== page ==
Would anyone in post WWI Germany, even Lang, honestly believe that love is as strong as death? This is the very question that Destiny grapples with.
Rounding out its special features is an audio commentary by film historian and Video Watchdog publisher Tim Lucas. Lucas offers an academic approach, having clearly done his homework. He talks through the production details and talent filmographies of key players on and off screen, resulting in a sheer wealth of information. A newly composed score by Cornelius Schwehr, performed by the 70-piece Berlin Rundfunk Symphony Orchestra, accompanies the film. The score, lacking the expressionist zing of Lang’s vision, is a rare disappointment in an otherwise terrific package.
DIRECTED BY FRITZ LANG/GERMAN/1919, 1920
STREET DATE: AUGUST 23, 2016/KINO CLASSICS
Shortly preceding Destiny in Fritz Lang’s filmography is the two-part adventure series, The Spiders. Consisting of an hour-long first film, 1919’s The Golden Lake, and a 104 minutes second film, The Diamond Ship (1920), The Spiders films are a one-two punch of non-stop international intrigue, villainous dealings, and exotic and clandestine locales. Both films follow the travails of adventurer Kay Hoog (an intense Carl de Vogt) as he first stumbles upon, then takes on the nefarious dealing of an underground crime syndicate known as “The Spiders”.
Led by the decidedly butch and sinister Lio Sha (Ressel Orla), and consisting of everything from dapper thieves to Asian swordsmen, The Spiders are known for its ominous calling card, a fist-sized metal spider left on the bodies of its victims. The Golden Lake is a rip-roaring cat-and-mouse caper set in the ancient ruins of a secretly still-active Incan temple. It sets the stage for The Diamond Ship, which once again pitting the valiant, vendetta wielding Hoog against Sha and company in a desperate search for a legendary Buddha shaped diamond that is said to grant it’s weirder control over all of Asia.
1919’s The Golden Lake being Lang’s only third film, displaying satisfying pacing, craftsmanship and imagination, yields no surprise that the filmmaker went on to have the major career that he did. The more conventionally feature-length The Diamond Ship leaves no doubt that Lang is right at home in this world of gadgets, secret passages, underground cities, espionage, wealth, exploration, trap doors, mythic artifacts and good versus evil. While their scope is less than that of his super-productions to follow (1927’s Metropolis was the biggest film ever made when it came out), it is a telling primer for his larger, more polished adventure epics to come. (The two Die Nibelungen films (1924), as well as his Dr. Mabuse films.)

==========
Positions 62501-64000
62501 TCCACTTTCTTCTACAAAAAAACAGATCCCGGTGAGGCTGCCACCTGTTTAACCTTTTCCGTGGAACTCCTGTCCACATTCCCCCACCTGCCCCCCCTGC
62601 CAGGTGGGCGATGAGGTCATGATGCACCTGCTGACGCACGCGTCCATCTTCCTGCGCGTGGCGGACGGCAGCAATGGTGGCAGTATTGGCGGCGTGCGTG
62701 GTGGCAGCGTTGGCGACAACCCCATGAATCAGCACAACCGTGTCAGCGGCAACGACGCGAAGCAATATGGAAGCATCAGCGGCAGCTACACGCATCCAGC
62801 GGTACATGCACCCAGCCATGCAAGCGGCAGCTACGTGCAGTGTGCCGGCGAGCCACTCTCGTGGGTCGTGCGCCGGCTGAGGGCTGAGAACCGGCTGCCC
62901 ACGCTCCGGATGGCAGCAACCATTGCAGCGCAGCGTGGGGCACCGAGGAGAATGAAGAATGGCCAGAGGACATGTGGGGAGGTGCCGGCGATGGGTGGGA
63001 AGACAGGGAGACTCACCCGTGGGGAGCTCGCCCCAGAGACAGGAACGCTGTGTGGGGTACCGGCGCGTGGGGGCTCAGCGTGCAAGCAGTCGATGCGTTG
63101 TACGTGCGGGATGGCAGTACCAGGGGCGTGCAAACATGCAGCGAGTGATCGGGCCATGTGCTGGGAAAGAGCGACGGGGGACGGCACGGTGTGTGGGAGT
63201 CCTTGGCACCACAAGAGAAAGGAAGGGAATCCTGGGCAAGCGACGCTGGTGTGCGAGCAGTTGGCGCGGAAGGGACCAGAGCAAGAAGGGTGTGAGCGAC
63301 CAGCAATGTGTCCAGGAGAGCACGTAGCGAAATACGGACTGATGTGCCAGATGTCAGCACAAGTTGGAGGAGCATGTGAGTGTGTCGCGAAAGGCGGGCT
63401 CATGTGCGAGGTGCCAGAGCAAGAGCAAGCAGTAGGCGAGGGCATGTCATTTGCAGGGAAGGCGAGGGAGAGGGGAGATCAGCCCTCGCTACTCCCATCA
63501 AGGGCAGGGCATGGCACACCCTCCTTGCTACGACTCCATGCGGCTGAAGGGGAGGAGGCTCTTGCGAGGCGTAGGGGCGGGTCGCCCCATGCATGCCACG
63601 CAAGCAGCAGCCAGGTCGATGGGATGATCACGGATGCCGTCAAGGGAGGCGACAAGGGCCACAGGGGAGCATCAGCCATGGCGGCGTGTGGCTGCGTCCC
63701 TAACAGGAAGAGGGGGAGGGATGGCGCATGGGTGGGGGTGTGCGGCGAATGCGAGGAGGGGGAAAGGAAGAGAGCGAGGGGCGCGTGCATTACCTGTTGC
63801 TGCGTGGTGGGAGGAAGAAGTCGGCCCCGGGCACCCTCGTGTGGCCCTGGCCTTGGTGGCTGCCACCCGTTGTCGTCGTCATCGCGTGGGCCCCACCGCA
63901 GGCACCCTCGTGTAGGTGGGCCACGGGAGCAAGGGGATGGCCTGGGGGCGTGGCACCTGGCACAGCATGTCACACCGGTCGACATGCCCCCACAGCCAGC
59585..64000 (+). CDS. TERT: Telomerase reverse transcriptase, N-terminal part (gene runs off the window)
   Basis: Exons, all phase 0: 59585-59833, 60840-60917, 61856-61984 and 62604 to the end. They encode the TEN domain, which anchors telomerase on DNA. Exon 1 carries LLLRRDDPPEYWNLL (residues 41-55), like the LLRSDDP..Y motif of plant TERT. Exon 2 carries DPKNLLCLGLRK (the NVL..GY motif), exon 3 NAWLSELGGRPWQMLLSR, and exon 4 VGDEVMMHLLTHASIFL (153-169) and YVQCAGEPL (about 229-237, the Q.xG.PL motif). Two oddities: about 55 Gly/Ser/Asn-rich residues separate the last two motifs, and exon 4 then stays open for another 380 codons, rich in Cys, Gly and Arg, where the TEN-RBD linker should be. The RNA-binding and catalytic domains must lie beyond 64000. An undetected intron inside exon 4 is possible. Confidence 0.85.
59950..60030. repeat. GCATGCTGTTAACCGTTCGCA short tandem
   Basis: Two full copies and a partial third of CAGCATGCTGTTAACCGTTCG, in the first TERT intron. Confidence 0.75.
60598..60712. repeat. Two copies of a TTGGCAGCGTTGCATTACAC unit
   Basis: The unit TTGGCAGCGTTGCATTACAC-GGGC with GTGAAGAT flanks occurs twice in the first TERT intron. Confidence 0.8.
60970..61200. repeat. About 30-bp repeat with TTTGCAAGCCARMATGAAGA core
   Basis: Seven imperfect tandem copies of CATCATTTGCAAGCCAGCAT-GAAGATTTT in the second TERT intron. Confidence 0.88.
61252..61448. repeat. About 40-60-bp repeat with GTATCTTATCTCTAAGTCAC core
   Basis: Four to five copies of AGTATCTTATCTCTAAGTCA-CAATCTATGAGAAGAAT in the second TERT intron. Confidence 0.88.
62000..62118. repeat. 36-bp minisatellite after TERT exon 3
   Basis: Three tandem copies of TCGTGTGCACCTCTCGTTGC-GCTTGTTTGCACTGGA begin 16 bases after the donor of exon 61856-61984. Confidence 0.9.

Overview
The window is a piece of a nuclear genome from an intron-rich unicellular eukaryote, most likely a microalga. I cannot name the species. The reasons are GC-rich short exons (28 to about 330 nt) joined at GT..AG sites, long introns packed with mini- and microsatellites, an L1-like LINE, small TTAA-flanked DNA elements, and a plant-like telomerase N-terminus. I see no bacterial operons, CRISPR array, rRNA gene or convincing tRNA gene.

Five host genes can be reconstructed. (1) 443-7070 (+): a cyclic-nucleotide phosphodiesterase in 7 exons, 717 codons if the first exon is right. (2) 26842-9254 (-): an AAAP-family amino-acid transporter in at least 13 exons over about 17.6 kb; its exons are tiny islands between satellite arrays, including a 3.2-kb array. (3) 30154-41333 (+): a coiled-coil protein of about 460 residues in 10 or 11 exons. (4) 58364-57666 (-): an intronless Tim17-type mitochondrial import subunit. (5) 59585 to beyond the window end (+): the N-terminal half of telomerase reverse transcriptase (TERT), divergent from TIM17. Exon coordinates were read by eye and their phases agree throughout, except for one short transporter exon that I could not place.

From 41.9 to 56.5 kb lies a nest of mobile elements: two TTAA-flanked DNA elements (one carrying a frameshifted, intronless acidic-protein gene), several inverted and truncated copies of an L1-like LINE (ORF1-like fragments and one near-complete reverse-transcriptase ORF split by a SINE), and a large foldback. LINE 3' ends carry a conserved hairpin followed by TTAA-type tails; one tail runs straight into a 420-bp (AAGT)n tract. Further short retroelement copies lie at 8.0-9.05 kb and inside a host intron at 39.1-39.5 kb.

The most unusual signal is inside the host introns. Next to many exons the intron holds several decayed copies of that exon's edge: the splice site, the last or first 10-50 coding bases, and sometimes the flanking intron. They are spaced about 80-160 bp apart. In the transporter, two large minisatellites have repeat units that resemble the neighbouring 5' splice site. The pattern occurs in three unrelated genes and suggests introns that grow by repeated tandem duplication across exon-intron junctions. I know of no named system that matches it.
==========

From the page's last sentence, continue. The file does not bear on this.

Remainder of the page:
The Spiders films are a one-two punch of non-stop international intrigue, villainous dealings, and exotic and clandestine locales.
Kino Classics’ newly released blu-ray of The Spiders offers both films on one disc, separated into two independent programs. There is, unfortunately, no bonus content, but it is nonetheless fantastic to have these early-career Fritz Lang romps available in satisfying high definition. Ben Model’s 2012 musical score is purposed for this release, and proves wholly utilitarian. Considering that these films are 96+ years old, recent restoration attempts can only do so much to salvage these treasures from the ravages of time. (The Spiders has apparently not recieved the royal treatment that Destiny has.) But, only during the “red caves” finale of The Diamond Ship does the digital transfer become occasional challenging, due entirely to the sequences’ garish bright red tinting. All in all, these films look and sound great.
Fritz Lang went on to Hollywood where he would have a fruitful directorial career working in many genres and styles, including crime, Westerns, and thrillers and most notably, Film Noir – several of which it could be argued that he helped initially forge via his silent era German work. Although his expressionist silent work comprises only a fraction of his varied international career, it is, first, foremost, and rightfully, what Lang will always be remembered for. Yet, keeping our global silent film history alive is a task proving increasingly niche and always challenging in nature. Many kudos and great credit must be given to the F.W. Murnau-Stiftung organization, Kino Lorber, and the many others who persist in making sure that the adventurous, cinematically pioneering spirit of Fritz Lang lives on, and remains available for discovery.
The images and promotional material used in the review are present only as a reference to the film and are not meant to reflect the actual image quality or content of the Blu-ray.